Purpose: The primary purpose of this systematic review is to synthesize the evidence regarding risk factors associated with nonadherence to prescribed glucose-lowering agents, the impact of nonadherence on glycemic control and the economics of diabetes care, and the interventions designed to improve adherence.
Methods: Medline, EMBASE, the Cochrane Collaborative, BIOSIS, and the Health and Psychosocial Instruments databases were searched for studies of medication adherence for the period from May 2007 to December 2014. Inclusion criteria were study design and primary outcome measuring or characterizing adherence. Published evidence was graded according to the American Association of Clinical Endocrinologists protocol for standardized production of clinical practice guidelines.
Results: One hundred ninety-six published articles were reviewed; 98 met inclusion criteria. Factors including age, race, health beliefs, medication cost, co-pays, Medicare Part D coverage gap, insulin use, health literacy, primary nonadherence, and early nonpersistence significantly affect adherence. Higher adherence was associated with improved glycemic control, fewer emergency department visits, decreased hospitalizations, and lower medical costs. Adherence was lower when medications were not tolerated or were taken more than twice daily, with concomitant depression, and with skepticism about the importance of medication. Intervention trials show the use of phone interventions, integrative health coaching, case managers, pharmacists, education, and point-of-care testing improve adherence.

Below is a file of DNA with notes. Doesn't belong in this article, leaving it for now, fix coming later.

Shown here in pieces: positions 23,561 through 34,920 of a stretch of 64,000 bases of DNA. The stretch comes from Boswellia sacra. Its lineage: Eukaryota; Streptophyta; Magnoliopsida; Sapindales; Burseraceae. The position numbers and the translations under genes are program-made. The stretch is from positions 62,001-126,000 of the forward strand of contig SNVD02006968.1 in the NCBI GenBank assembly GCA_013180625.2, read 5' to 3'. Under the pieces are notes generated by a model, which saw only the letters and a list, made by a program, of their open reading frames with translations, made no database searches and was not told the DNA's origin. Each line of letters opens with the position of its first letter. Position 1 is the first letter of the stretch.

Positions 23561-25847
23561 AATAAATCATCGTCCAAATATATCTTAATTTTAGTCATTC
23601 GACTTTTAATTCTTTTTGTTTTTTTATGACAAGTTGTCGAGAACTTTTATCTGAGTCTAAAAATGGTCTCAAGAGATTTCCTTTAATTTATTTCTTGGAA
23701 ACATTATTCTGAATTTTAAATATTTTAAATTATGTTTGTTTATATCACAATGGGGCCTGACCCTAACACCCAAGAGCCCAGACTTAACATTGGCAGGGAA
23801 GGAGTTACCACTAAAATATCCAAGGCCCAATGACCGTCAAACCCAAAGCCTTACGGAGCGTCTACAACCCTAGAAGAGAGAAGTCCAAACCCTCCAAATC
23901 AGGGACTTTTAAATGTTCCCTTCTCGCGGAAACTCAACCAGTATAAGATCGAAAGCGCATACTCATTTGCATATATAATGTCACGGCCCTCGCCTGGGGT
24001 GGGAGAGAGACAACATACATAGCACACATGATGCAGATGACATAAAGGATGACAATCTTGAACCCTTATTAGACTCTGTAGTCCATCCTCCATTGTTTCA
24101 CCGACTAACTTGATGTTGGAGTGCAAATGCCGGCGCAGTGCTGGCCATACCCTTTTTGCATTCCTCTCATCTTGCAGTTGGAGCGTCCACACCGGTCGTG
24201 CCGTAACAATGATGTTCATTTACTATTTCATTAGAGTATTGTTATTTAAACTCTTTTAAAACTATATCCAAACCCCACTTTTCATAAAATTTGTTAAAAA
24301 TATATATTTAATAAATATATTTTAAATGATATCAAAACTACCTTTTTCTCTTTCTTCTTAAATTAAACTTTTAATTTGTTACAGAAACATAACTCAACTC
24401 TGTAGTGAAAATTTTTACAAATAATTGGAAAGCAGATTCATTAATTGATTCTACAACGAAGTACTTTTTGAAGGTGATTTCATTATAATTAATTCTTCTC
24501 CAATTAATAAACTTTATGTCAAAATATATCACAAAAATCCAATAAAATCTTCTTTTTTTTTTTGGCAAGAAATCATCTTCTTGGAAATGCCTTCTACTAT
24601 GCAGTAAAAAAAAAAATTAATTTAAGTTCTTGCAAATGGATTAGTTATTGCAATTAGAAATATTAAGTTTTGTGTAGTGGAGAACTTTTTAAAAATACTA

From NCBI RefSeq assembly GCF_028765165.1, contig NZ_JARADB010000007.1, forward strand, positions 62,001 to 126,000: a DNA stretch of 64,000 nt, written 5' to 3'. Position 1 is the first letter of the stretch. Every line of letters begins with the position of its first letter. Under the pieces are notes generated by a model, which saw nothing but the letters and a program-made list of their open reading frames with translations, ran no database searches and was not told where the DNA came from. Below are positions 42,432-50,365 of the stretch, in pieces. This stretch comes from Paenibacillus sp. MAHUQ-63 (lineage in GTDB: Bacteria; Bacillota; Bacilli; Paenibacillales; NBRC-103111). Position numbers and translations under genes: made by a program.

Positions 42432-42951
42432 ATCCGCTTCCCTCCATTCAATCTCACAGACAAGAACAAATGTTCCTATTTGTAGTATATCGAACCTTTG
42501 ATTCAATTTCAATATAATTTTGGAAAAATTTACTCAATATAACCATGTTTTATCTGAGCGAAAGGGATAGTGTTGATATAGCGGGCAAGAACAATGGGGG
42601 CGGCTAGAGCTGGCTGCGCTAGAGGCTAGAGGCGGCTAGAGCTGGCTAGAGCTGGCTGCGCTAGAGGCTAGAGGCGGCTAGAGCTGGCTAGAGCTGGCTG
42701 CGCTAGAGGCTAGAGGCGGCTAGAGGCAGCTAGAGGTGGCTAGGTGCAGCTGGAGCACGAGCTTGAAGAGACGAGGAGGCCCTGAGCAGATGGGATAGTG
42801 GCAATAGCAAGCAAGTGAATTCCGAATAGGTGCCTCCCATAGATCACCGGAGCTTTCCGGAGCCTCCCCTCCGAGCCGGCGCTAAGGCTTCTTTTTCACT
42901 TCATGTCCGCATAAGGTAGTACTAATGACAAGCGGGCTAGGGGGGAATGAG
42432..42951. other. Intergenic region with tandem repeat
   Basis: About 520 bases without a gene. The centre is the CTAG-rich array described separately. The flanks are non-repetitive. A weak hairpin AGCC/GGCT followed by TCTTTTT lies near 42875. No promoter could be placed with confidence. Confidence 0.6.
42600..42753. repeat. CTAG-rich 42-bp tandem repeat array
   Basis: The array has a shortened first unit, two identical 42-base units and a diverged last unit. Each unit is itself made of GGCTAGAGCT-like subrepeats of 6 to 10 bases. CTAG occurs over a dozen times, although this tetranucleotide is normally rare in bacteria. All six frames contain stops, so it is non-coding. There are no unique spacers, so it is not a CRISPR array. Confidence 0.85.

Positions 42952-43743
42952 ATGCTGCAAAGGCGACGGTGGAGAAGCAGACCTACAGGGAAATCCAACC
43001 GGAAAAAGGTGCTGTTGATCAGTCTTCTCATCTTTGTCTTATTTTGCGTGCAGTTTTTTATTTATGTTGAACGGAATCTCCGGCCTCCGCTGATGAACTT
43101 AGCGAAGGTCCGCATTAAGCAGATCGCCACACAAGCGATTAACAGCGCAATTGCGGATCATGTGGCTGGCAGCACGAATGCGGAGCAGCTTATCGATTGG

Conclusion: Medication adherence remains an important consideration in diabetes care. Health professionals working with individuals with diabetes (eg, diabetes educators) are in a key position to assess risks for nonadherence, to develop strategies to facilitate medication taking, and to provide ongoing support and assessment of adherence at each visit.
© 2015 The Author(s).